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City hopes to turn corner on bee die-off with new program



SPOKESMAN FILE PHOTO: - European linden trees improperly applied with pesticides were the cause of the death of some 50,000 bees in Wilsonville in 2013. Here, workers cover the trees to prevent further harm to local pollinators.Wilsonville made the news across the country during the unfortunate timing of National Pollinator Week in June 2013. An estimated 50,000 bumble bees were found dead beneath the European linden trees outside the Wilsonville Target June 15, the result of pesticides applied out of season.

Although the affected trees were all on Target property, the event nevertheless made Wilsonville a name synonymous with the rapid decline of pollinator populations across the country. But there is an upshot, according to Sharon Selvaggio, the Water and Wildlife program director with the Northwest Center for Alternatives to Pesticides (NCAP).

“We realized that the City of Wilsonville really had an opportunity to become a national leader in pollinator conservation,”
Selvaggio says. “We kind of look at it as turning lemons into lemonade.”

NCAP is creating a new project and will be working with the City on “Bee Stewards Wilsonville.” The program is expected to create pollinator habitats throughout the city, educate residents and more.

Selvaggio says that the problem of bee decline is one that vitally needs addressing. “Pollinators are responsible for one in three bites of food,” she says. “Habitat conservation is absolutely critical.”

Developed by NCAP, Bee Stewards has several core components. The City of Wilsonville will work to create flower-rich, native-plant pollinator habitats at a number of spots around town, including in eastern Memorial Park, at Wilsonville Water Treatment Plant Park and on Wilsonville Road medians between Memorial Park and Wilsonville High School.

In total, the City hopes to create some 2 acres of pollinator habitat, according to Natural Resources Manager Kerry Rappold.

“We see it as very much a comprehensive program,” Rappold says. Pollinator habitats will also be fitted with interpretive signs.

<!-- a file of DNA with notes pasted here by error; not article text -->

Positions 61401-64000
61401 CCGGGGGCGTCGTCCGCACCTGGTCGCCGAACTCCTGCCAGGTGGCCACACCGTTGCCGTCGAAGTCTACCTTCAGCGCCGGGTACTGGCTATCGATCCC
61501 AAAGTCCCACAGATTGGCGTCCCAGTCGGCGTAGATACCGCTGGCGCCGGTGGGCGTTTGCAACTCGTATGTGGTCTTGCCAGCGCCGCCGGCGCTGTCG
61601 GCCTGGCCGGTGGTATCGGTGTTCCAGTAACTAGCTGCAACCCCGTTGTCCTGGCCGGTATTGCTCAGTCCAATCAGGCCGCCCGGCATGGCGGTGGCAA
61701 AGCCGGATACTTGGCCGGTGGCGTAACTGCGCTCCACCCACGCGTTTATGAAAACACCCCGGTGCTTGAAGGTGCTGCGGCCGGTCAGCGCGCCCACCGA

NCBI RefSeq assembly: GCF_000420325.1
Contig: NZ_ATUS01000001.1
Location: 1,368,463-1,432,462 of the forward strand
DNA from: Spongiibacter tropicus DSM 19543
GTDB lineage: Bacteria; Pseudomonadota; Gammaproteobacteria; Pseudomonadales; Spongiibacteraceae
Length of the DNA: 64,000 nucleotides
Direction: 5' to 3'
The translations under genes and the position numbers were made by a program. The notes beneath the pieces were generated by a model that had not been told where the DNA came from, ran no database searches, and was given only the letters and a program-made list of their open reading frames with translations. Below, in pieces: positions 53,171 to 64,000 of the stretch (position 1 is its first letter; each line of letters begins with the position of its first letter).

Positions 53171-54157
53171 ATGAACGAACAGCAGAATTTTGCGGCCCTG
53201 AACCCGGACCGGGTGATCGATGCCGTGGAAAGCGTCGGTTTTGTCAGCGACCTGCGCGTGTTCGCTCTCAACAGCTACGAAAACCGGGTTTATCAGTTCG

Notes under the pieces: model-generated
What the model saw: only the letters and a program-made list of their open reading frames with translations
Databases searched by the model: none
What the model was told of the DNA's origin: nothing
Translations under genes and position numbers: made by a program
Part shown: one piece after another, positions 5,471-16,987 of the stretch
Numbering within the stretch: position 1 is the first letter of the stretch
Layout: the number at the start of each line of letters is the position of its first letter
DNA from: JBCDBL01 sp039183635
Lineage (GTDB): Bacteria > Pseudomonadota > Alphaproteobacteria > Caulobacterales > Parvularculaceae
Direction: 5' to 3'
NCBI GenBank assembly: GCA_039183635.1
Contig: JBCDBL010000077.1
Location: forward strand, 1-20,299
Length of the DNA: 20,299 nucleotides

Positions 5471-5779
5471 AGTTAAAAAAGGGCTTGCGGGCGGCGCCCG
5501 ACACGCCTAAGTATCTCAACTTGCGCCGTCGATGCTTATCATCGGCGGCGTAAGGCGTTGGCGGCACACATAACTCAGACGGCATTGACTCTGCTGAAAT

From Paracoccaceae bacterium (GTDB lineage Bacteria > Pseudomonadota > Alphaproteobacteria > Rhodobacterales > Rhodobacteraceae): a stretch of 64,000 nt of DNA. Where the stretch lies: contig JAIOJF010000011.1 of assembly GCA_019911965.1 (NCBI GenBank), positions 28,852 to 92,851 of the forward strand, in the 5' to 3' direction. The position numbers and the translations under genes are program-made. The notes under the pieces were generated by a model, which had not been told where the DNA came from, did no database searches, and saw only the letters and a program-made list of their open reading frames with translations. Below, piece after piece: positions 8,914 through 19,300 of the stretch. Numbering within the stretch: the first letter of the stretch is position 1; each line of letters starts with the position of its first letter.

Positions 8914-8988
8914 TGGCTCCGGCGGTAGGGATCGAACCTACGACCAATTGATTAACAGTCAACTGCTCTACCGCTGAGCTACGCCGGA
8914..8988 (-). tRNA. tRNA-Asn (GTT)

“I think people will find these interesting and compelling sites,” Rappold says.

NCAP has been in dialogue with the West Linn-Wilsonville School District about possibly adding pollinator habitats to sites like the Center for Research in Environmental Science and Technologies (CREST) Center. Bee Stewards also hopes to provide materials that could further pollinator education in the classroom, and to work with student groups who have an interest in the subject.

The City and NCAP hope to educate adults about pollinator conservation as well, especially via a workshop and a kit that have information on planting one’s own pollinator habitat.

“Even with just a few plants in your yard, it’s a pollinator habitat,” Selvaggio says. “Everybody can make a difference.”SPOKESMAN PHOTO: LESLIE PUGMIRE HOLE - Even a few plants in your yard can create a pollinator habitat, say experts. Encouraging awareness of the importance of pollinators is part of Wilsonvilles Bee Steward Program.

Rappold says that to that end, many of the materials prepared as a part of the kit will be prepared in Spanish as well. Groups like the Xerces Society, the Northwest Youth Corps and Friends of Trees are also being asked to contribute to the project.

Another important goal of Bee Stewards is to establish an Integrated Pest Management plan for the City. The City does not currently have such a plan, which would set standards for what sort of pesticides are suitable for use, and how to most safely use them.

“We do practice those types of things already in terms of IPM, but we don’t have a plan that’s specific to Wilsonville,” Rappold says.

The Bee Stewards program received some $37,000 in funding this spring from a U.S. Fish and Wildlife Service grant. It also received around $21,000 from the Wilsonville-Metro Community Enhancement Program earlier this summer, and is applying for a grant from regional government Metro.

With a two-year time frame to realize Bee Stewards’ objectives, Selvaggio says that NCAP hopes to begin planting the habitats this fall. Rappold says he’s excited to begin.

“It’s something that’s going to make us feel like we’ve turned the corner in terms of what happened with that bee kill, and that we’re headed with a new direction,” he says.

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